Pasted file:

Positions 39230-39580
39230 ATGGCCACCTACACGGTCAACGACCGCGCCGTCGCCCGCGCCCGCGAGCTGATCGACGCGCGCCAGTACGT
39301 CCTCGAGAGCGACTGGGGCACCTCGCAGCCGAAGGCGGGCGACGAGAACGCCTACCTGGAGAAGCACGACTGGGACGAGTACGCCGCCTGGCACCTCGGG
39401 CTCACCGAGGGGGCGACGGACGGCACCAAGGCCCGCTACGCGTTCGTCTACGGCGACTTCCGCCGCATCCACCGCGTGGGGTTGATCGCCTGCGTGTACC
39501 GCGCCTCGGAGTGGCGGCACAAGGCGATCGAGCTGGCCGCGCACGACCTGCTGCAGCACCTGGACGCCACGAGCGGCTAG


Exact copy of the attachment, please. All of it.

Positions 39230-39580
39230 ATGGCCACCTACACGGTCAACGACCGCGCCGTCGCCCGCGCCCGCGAGCTGATCGACGCGCGCCAGTACGT
39301 CCTCGAGAGCGACTGGGGCACCTCGCAGCCGAAGGCGGGCGACGAGAACGCCTACCTGGAGAAGCACGACTGGGACGAGTACGCCGCCTGGCACCTCGGG
39401 CTCACCGAGGGGGCGACGGACGGCACCAAGGCCCGCTACGCGTTCGTCTACGGCGACTTCCGCCGCATCCACCGCGTGGGGTTGATCGCCTGCGTGTACC
39501 GCGCCTCGGAGTGGCGGCACAAGGCGATCGAGCTGGCCGCGCACGACCTGCTGCAGCACCTGGACGCCACGAGCGGCTAG